Friday, June 17, 2016

Fly Tying - FFM Nymph

FMM Nymph Eater

The Yuba River can be quite finicky during the bright summer months. Nymphs and dries that produced throughout the year will all of a sudden stop working. The common go-to flies like the S&M nymph and rubberleg stone will still get a few grabs here and there but they aren't going to be the hot flies of the summer. What gives?

Long story short, PMDs...


FFM Nymph

Materials List:
Tiemco - 3769 - size 16
Uni - Thread - 8/0 - Camel
Gold Beadhead - 3/32''
Goose Biot - Amber
Coq De Leon
UTC Ultra Wire - Copper - Extra Small
Hareline Dubbing - Pale Yellow
Krystal Flash - Midge - Olive


Fly Tying Instructions
Step 1

Step 1 - Begin by threading the beadhead to the hook.

Step 2

Step 2 - Start your thread and tie in three to four strands of Coq De Leon at the bend of the hook. Make one wrap behind and underneath the Coq De Leon to ensure they stay nice and straight.

Step 3

Step 3 - Tie in the extra small copper wire to the side of the hook shank.

Step 4a

Step 4a - Cut off a piece of goose biot and snip a bit of the short end.

Step 4b

Step 4b - Tie in the short end of the goose biot to the top of the hook shank.

Step 5

Step 5 - Fold the goose biot over the hook shank and secure at about two-thirds the hook shank.

Step 6

Step 6 - Wrap the copper wire about four times, secure, and cut off the excess.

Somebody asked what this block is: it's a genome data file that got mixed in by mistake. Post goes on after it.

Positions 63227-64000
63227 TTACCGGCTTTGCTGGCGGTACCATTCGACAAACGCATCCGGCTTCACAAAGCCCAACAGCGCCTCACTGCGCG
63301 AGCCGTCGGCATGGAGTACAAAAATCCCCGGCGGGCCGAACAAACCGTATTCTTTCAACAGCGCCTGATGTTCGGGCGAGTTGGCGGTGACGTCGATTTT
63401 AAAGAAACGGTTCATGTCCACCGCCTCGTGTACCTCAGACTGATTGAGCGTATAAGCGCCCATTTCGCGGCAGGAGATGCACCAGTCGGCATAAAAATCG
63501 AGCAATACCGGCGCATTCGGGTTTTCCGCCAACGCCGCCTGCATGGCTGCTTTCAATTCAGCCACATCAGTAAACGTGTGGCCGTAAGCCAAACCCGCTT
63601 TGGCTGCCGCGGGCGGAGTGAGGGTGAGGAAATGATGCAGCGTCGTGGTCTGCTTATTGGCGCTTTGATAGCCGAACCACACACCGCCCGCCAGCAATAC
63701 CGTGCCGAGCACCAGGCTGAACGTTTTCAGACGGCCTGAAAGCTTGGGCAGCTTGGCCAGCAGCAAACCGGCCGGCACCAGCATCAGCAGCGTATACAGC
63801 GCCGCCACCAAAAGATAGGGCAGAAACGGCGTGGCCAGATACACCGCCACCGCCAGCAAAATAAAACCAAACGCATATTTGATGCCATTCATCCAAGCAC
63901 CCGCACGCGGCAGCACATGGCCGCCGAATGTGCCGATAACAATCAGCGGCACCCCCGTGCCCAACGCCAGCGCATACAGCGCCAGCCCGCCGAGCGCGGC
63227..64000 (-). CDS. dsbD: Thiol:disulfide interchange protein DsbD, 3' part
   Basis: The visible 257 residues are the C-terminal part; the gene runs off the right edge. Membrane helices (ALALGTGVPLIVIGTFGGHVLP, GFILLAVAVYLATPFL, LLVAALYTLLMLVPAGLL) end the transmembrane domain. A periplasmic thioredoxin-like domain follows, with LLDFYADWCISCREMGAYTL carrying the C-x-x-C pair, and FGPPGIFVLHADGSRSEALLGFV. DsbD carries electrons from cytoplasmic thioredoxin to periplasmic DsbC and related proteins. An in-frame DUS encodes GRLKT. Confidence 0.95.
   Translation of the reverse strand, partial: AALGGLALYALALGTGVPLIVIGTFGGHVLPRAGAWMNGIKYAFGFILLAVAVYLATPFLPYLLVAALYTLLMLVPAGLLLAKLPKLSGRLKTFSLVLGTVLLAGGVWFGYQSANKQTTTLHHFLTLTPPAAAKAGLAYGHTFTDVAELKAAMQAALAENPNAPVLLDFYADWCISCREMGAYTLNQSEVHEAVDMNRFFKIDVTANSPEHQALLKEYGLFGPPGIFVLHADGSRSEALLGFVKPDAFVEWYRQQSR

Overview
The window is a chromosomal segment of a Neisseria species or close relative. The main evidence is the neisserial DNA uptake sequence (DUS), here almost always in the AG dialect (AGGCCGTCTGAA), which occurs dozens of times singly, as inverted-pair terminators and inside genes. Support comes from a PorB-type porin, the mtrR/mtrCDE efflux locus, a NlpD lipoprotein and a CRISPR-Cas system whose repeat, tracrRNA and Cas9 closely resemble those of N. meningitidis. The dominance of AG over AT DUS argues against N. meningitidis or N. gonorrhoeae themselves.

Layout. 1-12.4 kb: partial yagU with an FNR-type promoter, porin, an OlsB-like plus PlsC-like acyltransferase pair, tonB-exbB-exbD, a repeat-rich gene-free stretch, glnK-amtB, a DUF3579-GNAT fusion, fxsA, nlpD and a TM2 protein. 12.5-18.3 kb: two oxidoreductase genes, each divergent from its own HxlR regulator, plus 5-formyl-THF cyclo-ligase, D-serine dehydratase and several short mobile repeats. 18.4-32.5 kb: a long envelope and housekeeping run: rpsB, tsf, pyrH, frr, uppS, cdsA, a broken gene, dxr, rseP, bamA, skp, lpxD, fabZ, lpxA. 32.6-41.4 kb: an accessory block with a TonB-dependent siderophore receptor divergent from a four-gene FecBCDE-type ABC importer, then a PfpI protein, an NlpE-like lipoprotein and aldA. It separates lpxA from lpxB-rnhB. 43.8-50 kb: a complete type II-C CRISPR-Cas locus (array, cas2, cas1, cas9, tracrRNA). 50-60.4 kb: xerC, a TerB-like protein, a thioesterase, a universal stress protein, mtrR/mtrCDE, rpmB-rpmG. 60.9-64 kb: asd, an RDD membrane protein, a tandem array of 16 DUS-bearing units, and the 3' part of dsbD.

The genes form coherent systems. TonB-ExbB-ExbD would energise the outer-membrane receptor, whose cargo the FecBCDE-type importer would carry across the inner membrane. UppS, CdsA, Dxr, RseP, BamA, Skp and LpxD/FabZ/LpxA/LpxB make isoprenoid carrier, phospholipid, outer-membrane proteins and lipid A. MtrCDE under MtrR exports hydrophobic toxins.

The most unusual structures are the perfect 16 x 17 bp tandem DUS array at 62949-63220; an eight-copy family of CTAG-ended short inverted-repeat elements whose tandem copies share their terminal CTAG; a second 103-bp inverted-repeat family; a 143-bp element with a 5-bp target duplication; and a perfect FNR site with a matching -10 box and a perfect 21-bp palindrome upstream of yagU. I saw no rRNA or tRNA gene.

Step 7

Step 7 - Wrap your thread behind the goose biot to fold it back.

Step 8

Step 8 - Dub half way between the goose biot and beadhead.

Step 9

Step 9 - Tie in the krystal flash. I like to cross two strands like an X and figure eight my thread in the middle of the two strands.

Step 10

Step 10 - Dub the rest of the thorax. Try adding enough dubbing behind the beadhead to create a nice taper.

Step 11

Step 11 - Line up the strands of krystal flash and cut off about half a hook shank worth. Secure and whip-finish twice.



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Extra Information
Little Ones Too

The FFM nymph seems to work best during the bright summer hours on the Yuba. By staying true to the saying, "Dark day dark fly, bright day, bright fly" you can figure out a pattern that looks natural in the current light conditions. The fish seem to key in on these patterns.

I consider this pattern to be a variation of Hogan Brown's famous S&M nymph. The name "FFM" shares a fun relation to the original "S&M" which it is inspired from. If you're unfamiliar with what "FFM" means, google it with the word "videos" but don't click on any links... or maybe just one.

Don't be afraid to change the colors up to match the hatch.


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